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SB 115 Analysis - Parental Rights given to Sperm Donors

Posted on September 12, 2013 at 1:35 AM

Bill SB 115 Analysis – Parental Rights given to Sperm Donors

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The current status of this bill is that it has failed deadline and was last located in the Judiciary committee.


Current law Family Code §7613(b) distinguishes between known donors who plan to co-parent the child from the start, and sperm donors who provide their genetic material without any intention of having the rights and responsibilities of parenthood.  Currently the law states that a known sperm donor who donates his sperm through a licensed physician or sperm bank for use by a woman who is not his wife is not the legal father of the child so conceived unless otherwise agreed upon in writing by the sperm donor and recipient prior to conception.


Current Family Code §7630, which the SB 115 proposes to amend, states that “Any interested party may bring an action at any time for the purpose of determining the existence or nonexistence of the father and child relationship presumed under subdivision (d) or (f) of Section 7611.” SB 115 proposes to add the language “Notwithstanding subdivision (b) of Section 7613, any interested party may bring an action at any time for the purpose of determining the existence or nonexistence of the father and child relationship presumed under subdivision (d) of Section 7611.” Though this may not seem like a major change, the effect of this language is that it allows a sperm donor under Family Code §7613(b) to seek parental recognition of a child resulting from the donation of his sperm regardless of the express intention of the parties at the time of the sperm donation and assisted reproduction.


This proposed bill specifically applies to a known sperm donor who donates his sperm with no initial intention of having legal rights regarding the child and who then, at a later date, changes his mind. This bill would allow such sperm donors to bring a parentage action to seek legal recognition as the child’s legal parent despite the sperm recipient’s intention at the time of sperm receipt and conception. This would directly affect the LGBT community as this community relies on Assisted Reproduction in order to have children.


Taken together with the bill SB 274 which just passed the legislative process and has already been ordered enrolled, LGBT families and other families requiring the assistance of sperm donors are in grave danger.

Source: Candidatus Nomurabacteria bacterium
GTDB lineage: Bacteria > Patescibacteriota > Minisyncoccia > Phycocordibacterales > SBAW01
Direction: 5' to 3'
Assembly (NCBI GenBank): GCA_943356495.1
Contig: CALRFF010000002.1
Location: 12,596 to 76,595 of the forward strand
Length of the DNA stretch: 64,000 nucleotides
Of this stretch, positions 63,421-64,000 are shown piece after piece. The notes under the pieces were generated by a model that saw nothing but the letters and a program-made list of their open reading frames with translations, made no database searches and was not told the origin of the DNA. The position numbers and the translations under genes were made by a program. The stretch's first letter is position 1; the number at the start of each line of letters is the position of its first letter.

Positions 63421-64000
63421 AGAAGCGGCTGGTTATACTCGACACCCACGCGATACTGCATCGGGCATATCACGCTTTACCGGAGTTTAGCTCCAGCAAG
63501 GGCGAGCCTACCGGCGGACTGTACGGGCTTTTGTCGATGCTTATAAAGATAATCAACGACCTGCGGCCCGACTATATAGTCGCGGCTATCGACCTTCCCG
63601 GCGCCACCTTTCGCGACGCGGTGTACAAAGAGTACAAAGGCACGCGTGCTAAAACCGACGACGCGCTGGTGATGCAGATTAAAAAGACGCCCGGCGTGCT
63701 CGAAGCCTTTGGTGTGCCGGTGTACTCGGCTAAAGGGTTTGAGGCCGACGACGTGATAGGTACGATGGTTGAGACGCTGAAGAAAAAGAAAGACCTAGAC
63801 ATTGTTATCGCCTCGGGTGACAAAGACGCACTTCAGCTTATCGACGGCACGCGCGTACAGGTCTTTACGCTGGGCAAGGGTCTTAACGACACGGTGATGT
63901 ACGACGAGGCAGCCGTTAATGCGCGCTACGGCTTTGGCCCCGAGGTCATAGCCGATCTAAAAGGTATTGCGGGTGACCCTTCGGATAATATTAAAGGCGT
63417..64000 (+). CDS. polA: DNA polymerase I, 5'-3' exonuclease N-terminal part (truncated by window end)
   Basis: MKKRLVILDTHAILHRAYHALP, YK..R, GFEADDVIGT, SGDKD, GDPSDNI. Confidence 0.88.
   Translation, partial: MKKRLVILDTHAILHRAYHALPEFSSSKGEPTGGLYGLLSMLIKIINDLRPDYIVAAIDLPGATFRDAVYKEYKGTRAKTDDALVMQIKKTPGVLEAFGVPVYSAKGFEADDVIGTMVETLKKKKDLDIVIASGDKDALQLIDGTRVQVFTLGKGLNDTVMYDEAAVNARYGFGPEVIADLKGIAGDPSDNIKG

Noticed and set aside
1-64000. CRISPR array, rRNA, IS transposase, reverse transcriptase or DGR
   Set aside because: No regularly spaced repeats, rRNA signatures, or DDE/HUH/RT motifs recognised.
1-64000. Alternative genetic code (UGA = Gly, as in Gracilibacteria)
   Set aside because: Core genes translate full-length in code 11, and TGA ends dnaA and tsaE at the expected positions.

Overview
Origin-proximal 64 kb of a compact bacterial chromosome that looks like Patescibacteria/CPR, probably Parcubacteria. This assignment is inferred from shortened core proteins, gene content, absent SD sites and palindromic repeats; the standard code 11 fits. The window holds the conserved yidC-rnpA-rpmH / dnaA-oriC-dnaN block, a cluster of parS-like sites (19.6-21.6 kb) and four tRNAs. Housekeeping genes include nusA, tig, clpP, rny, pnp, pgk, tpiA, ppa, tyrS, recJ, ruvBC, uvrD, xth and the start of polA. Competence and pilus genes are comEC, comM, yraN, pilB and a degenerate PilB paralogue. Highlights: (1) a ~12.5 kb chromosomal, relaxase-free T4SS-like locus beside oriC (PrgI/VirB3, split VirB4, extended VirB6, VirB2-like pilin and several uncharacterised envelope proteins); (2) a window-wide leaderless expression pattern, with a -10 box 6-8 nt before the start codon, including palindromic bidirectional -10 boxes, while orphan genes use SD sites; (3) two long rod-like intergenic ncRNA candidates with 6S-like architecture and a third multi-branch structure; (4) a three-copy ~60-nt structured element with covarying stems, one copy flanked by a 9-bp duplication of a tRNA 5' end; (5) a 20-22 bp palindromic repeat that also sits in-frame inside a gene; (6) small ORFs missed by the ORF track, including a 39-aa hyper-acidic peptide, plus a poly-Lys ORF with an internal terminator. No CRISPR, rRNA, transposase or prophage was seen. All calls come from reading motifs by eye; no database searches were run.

Previously, (and currently until SB 274 is enrolled and entered as law) the law held that a child can have only two legally recognized parents. A Court of Appeal held this in 2011 in the In re M.C. case. Until now LGBT families have been able to protect their family units by using a Sperm Donor Agreements together with a determination of parentage recognizing the two intended parents. In reliance on the Family Code section precluding sperm donors from seeking parental rights as well as the determination of the two legally recognized intended parents, LGBT couples have been able to protect their family units formed through the use of sperm donation in the method required by statute. 


The newly passed SB 274 provides that a child may have more than two legally recognized parents and that a court may divide custody and visitation between the multiple recognized parents. The passing of this bill is a travesty to the best interest of children, and action should be taken to prevent this bill from becoming law. However, taken in conjunction with the proposed SB 115, the LGBT couples who use sperm donors to build their families with the explicit understanding that the sperm donor will not have any parental rights would be in danger of having their families divided and their children taken from them if the donor later changes his mind. 


This bill is contrary to the intention of those who use Assisted Reproduction to build their families and places all such families in danger. It is discriminatory in its effect and its intent. This bill may not be permitted to pass and must be opposed.   

 

Rivka Israel, Esq.

 

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